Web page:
After a three-year hiatus, Bandai has returned with a new installment in the constantly metamorphosing Digimon World series. Just as Digimon World 3 made the genre jump from monster-raising simulation to a fairly traditional Japanese role-playing game, Digimon World 4 tweaks the formula once again, turning it into a real-time action RPG. This may please whatever contingency there is of fans who still keep up with Bandai's answer to Pokémon, but for everyone else this is just a slapdash action RPG that seems more intent on punishing players with clumsy, tedious gameplay than actually engaging, or maybe even entertaining, them.
Upon choosing one of four low-level Digimon, you venture into the Digimon World as a member of the Digital Security Guard, and you are sent off to investigate the appearance of a mysterious new server and the disappearance of a team of Digimon explorers. The story is a pretty thin excuse to dump you into environments brimming with enemies eager to pummel you into an incoherent pile of ones and zeroes.
Rather than fighting by proxy as you did in Digimon World 3, you are given direct, real-time control over a single Digimon here. Your Digimon can run, jump, block, and attack, though for the most part you'll likely just be impatiently tapping on the X button to jab away at your enemies. The controls are pretty basic and intuitive, but for a game that, at least theoretically, is aimed at younger players, Digimon World 4 is extremely punishing right from the start. The game gets easier as you pick up new weapons and armor and your Digimon gains levels and periodically "digivolves" into a more powerful form. At the beginning, though, virtually each and every enemy you face is able to both deal and take much more punishment than you can, and the game isn't shy about throwing a good half-dozen enemies at you at once. Combine this with a block system with such specific timing that you almost need to be psychic, and only the truly dedicated Digimon fans will be willing to soldier on. The game features four-player cooperative support, though why you would want to subject three people you might call friends to this experience is a bit of a mystery.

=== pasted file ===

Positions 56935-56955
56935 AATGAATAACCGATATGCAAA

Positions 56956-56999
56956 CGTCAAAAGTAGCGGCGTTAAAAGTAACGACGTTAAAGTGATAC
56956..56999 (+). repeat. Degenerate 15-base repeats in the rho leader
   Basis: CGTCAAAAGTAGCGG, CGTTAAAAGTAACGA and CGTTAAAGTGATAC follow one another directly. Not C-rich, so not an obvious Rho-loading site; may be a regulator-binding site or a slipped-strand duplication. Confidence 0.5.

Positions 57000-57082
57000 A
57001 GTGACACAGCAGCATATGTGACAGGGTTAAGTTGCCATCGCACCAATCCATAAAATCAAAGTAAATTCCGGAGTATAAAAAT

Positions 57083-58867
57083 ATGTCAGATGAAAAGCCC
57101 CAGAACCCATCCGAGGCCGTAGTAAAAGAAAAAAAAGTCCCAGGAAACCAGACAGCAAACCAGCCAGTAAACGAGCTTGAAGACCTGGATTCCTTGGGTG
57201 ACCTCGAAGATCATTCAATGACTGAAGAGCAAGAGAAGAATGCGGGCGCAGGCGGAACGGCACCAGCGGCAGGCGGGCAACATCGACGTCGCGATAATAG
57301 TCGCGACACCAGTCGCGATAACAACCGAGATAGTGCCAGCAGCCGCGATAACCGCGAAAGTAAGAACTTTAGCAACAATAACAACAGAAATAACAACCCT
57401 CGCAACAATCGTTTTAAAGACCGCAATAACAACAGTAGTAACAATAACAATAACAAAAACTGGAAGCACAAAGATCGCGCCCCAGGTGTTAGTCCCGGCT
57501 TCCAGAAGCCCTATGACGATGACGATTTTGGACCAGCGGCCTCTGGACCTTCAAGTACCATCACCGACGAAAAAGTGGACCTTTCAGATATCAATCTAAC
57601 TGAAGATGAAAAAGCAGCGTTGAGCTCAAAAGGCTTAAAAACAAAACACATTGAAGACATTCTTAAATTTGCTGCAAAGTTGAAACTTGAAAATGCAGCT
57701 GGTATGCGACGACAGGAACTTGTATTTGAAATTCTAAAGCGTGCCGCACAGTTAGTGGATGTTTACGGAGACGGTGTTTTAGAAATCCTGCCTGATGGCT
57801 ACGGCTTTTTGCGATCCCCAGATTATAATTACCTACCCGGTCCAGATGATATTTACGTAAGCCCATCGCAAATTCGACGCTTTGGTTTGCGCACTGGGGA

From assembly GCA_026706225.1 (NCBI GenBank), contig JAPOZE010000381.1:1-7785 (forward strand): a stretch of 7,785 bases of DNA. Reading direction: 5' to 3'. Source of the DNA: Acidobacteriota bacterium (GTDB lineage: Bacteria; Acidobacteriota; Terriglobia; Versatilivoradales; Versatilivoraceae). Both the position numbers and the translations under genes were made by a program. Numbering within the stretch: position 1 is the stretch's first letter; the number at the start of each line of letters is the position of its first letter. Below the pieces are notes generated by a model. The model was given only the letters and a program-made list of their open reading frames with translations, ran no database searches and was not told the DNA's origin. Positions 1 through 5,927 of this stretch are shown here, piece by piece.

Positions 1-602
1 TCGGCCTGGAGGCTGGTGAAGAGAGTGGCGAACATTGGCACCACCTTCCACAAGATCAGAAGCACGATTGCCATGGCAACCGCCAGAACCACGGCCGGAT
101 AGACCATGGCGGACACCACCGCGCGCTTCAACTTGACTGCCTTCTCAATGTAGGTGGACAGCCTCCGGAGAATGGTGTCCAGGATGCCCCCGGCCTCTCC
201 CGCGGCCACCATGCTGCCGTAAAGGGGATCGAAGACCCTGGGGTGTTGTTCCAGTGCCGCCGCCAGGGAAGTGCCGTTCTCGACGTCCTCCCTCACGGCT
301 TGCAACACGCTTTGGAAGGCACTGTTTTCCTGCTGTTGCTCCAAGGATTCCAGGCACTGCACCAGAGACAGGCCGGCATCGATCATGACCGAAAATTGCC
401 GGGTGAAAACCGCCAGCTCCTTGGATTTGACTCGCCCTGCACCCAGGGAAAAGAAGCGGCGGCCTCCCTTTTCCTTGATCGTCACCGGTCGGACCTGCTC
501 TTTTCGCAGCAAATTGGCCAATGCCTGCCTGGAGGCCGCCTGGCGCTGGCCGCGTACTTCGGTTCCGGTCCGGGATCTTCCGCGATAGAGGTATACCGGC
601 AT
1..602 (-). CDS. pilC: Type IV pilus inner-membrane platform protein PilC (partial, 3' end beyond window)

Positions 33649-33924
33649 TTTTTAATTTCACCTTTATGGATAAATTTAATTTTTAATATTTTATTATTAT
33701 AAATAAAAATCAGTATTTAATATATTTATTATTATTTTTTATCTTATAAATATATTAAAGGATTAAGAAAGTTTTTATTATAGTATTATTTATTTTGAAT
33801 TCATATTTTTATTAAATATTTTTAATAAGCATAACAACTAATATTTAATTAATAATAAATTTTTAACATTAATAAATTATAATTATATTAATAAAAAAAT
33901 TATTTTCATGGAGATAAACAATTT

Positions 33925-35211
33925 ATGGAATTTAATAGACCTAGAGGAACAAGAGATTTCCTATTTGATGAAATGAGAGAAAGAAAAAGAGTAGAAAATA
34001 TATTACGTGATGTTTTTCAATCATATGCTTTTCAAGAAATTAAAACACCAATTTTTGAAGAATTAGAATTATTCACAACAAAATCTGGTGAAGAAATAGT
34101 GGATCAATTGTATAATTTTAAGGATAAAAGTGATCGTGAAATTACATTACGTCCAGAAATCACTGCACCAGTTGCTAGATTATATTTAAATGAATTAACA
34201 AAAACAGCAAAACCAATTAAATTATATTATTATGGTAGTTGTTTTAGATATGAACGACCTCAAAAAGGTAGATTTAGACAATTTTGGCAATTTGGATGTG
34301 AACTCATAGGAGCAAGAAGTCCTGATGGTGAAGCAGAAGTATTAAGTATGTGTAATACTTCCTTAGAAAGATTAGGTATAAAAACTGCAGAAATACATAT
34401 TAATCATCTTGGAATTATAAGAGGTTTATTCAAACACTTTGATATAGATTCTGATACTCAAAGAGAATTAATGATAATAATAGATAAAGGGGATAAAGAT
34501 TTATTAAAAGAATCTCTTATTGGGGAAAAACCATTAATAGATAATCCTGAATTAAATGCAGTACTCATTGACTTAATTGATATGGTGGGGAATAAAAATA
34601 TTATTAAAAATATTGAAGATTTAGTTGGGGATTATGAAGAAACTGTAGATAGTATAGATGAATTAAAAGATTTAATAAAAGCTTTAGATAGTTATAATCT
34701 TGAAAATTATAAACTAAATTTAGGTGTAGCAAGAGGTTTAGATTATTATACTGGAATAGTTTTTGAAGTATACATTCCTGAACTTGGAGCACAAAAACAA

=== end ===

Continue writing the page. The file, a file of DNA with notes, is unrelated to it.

And it's not like the game offers up a stunning audiovisual feast to make up for the alternately boring and sadistic gameplay. First off, there's the camera. Since there's no kind of map for you to rely on, what you see is the only point of reference you have for where you are and where you need to go, and even when the camera is zoomed out to the maximum, it's nearly impossible to get your bearings. Additionally, the camera moves entirely on its own, and the movement usually seems arbitrary and often obscures what you actually want to see. The visuals are pretty colorful, with the whole "base" area using a Tron-inspired combination of glowing lights and weird polygonal grids. The dungeons you'll travel to still retain a little bit of this neon flair, though they tend to look more like dungeons and suffer from bland, blurry textures. Regardless of style, though, everything in the game looks simple and chunky, and at points it barely qualifies as a current-generation game. The game's sound design isn't so much bad as it is repetitive and unremarkable. Everyone makes roughly the same muddy, indistinct noises when poked, and there's not really much music to speak of.
Digimon World 4 is a dull and largely forgettable experience, which, considering the quality of the previous three Digimon World games, really shouldn't be too big of a surprise to anyone. Those who are blissfully unaware of the world of Digimon likely wouldn't have played Digimon World 4 in the first place, even by accident. However, fans who are thinking about picking this up might want to consider why the creators of Digimon would punish their fans with a game as categorically unenjoyable as this.